Compiled by LAUREN DONOVAN
Fort Berthold Reservation elders got the bad news last week.
A memo from the elders organization, which has offices and employees in each of the reservation's six districts, said as of Friday, "all financial and home health services are discontinued to the enrolled elders, 60 and older, on and off Fort Berthold Reservation."
There are six district coordinators and three staff.
The move comes about as the Three Affiliated Tribes council tries to get spending under control in light of an $80 million deficit through 2005, with 2006 and various business enterprises still to be audited.
Ramona Two Shields, who directs the elder program, said the organization is facing reality.
"We were willing to take our cuts," she said. "We'll be writing grant applications after we get the tax exempt status."
Still, the elders are going proactive and have started work on a petition to get a reservation-wide referendum.
The group used to get $600,000 from the tribe's JTAC trust fund interest and has been budgeted about $30,000.
The JTAC trust fund has been so heavily borrowed against, the tribe can no longer spend the interest on the elders and other programs.
Two Shields said a majority of the tribal elders voted to go into receivership; that is, to have the Bureau of Indian Affairs take over tribal operations.
Two Shields said she warned the elders that receivership is serious business, but "we feel the documents are sufficient to warrant an audit and investigation by the Office of Inspector General of JTAC, tribal and federal dollars."
Tribal councilman Malcolm Wolf said it saddens him to see the elders struggle and he's looking for outside funding.
"A loan to pay for another loan is not the answer," Wolf said. "We're going to have to tighten our belts."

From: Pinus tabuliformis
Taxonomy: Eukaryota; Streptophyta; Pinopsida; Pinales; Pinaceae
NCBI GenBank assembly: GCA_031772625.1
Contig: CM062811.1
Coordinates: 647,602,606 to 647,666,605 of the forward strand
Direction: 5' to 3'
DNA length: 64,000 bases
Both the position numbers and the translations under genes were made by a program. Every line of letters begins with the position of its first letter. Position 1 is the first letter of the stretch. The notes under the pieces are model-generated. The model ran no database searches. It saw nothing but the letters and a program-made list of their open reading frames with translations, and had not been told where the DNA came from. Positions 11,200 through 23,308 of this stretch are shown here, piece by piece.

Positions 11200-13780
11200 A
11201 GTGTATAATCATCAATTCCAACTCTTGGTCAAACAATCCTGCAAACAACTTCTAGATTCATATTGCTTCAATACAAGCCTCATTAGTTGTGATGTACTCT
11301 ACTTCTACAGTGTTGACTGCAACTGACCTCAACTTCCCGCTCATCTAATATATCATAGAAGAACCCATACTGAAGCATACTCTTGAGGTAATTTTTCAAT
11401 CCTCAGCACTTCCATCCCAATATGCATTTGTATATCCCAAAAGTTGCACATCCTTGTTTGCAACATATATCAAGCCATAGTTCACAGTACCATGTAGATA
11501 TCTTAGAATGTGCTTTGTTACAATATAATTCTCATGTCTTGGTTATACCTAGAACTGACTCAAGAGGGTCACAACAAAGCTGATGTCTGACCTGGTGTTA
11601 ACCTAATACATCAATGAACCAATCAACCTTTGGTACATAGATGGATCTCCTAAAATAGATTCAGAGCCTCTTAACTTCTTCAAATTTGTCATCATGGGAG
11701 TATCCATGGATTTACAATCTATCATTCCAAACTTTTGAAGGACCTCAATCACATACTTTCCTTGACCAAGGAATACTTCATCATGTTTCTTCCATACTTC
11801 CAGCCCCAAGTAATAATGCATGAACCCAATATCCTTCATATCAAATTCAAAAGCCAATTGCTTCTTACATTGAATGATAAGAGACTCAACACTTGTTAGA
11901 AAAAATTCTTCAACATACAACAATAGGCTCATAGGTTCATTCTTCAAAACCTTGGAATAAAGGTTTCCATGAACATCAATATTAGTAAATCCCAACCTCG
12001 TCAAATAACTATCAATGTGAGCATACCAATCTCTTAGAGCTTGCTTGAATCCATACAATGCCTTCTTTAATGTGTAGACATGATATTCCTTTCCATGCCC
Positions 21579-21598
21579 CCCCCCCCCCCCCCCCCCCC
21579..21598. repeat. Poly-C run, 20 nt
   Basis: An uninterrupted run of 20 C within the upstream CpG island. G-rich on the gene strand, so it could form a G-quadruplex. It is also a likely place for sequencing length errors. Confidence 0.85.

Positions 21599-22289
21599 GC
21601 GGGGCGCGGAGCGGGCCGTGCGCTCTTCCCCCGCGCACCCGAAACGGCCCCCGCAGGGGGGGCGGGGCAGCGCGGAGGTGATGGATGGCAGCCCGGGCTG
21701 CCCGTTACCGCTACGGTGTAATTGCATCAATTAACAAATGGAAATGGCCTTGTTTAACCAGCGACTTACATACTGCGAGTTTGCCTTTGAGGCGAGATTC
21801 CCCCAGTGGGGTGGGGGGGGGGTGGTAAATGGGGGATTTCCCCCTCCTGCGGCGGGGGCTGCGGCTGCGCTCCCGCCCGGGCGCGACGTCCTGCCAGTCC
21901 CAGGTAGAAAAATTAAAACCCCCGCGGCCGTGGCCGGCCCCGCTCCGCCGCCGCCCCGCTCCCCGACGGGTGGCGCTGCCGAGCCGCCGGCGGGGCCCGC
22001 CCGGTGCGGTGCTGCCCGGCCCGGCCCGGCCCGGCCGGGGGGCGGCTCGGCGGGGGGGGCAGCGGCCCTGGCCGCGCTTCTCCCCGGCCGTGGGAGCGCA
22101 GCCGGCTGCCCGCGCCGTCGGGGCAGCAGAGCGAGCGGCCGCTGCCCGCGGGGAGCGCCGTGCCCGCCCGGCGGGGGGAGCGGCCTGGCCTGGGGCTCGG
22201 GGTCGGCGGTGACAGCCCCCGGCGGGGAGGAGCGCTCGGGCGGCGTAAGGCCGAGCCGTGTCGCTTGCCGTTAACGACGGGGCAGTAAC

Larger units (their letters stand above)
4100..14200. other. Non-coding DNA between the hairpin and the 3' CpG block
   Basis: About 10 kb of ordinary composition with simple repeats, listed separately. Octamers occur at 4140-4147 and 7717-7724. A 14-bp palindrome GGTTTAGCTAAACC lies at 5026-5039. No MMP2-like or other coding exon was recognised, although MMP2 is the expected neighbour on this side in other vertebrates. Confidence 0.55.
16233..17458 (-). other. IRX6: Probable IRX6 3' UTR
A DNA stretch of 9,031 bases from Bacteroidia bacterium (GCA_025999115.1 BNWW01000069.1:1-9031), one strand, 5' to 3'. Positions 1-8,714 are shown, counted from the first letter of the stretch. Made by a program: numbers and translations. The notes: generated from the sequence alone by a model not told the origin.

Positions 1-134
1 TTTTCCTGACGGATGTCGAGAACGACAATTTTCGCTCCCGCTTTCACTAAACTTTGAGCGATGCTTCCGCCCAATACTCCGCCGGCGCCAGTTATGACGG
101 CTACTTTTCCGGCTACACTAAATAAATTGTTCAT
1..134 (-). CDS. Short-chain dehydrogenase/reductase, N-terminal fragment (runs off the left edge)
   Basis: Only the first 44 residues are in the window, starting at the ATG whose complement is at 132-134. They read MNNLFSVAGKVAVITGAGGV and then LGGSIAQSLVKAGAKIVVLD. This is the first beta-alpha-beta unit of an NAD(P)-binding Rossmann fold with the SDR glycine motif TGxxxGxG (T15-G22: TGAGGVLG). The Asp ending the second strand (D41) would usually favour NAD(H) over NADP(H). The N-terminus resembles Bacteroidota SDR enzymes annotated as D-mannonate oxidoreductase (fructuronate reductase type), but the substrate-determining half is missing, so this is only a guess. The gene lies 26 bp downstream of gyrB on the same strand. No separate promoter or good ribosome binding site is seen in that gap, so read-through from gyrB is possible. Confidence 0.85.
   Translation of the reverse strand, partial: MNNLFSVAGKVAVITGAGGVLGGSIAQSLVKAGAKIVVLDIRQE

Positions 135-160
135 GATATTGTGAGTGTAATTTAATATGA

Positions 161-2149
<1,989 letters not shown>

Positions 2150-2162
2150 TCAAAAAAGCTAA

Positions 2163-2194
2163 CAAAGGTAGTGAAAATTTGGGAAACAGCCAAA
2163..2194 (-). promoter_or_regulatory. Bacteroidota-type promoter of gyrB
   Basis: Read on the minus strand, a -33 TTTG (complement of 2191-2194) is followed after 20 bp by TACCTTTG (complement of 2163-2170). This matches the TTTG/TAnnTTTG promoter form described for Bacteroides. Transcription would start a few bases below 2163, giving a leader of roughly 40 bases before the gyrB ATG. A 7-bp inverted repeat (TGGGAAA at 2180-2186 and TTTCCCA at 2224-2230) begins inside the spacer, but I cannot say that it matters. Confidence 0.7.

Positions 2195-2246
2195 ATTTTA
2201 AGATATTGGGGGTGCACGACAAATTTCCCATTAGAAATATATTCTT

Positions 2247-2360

- New Town News
Still chugging along
The idea of a touring passenger train running between Bismarck and Washburn keeps chugging along.
The idea made a big splash when it was introduced a year ago, and Lewis and Clark Fort Mandan Foundation president David Borlaug said it's still moving in the right direction.
Borlaug said the train might be running a year from now, if all goes well.
He said the foundation, along with the Department of Transportation, are working on a feasibility study to help decide where depots in Bismarck and Washburn should be located along the Dakota Missouri Valley and Western track.
He said the train would probably run three days a week and the ride, one way, would take about an hour and a half and there's potential to keep it going to Garrison, for the Dickens Village Festival.
Kristi Frieze, also with the foundation, said the Washburn City Commission should think about the depot when it plans the city's Renaissance zone, a tax incentive area created for redevelopment.
She said as many as 300 people will get off the train in search of something to do and someplace to shop.
Borlaug said one of the issues that will be studied is how to get the train passengers from the depot in Washburn up to the interpretive center.
"We are very, very excited and it is a huge step forward for our foundation," he said.
The McKenzie County School said school spring sport bases were already loaded with golf and track.
The board very narrowly, 4-3, voted "no" on whether it would add spring baseball to the Watford City High School's athletic lineup.
At the heart of a long discussion, following a request by baseball supporters was what it would mean to golf and track numbers.
"We know that the addition of baseball would allow more opportunity for students -." Said board member David Swenson. "But we also know that there will be an impact on other sports, we just don't know how much."
Pam Ramage said she thought any opportunity outweighs the disadvantages.
School superintendent Steve Holen, said he found it a difficult issue to discuss.
"- the administration and the coaching staff are not in favor of adding another program. I can't fully support it, but I can live with it," he said.
Holen said the school has a nice track facility and a strong track program.
"We are trying to keep the programs that we have, both academically and athletically, strong and competitive in light of declining enrollment. Based on that, it's hard to support adding baseball," Holen said.
- McKenzie County Farmer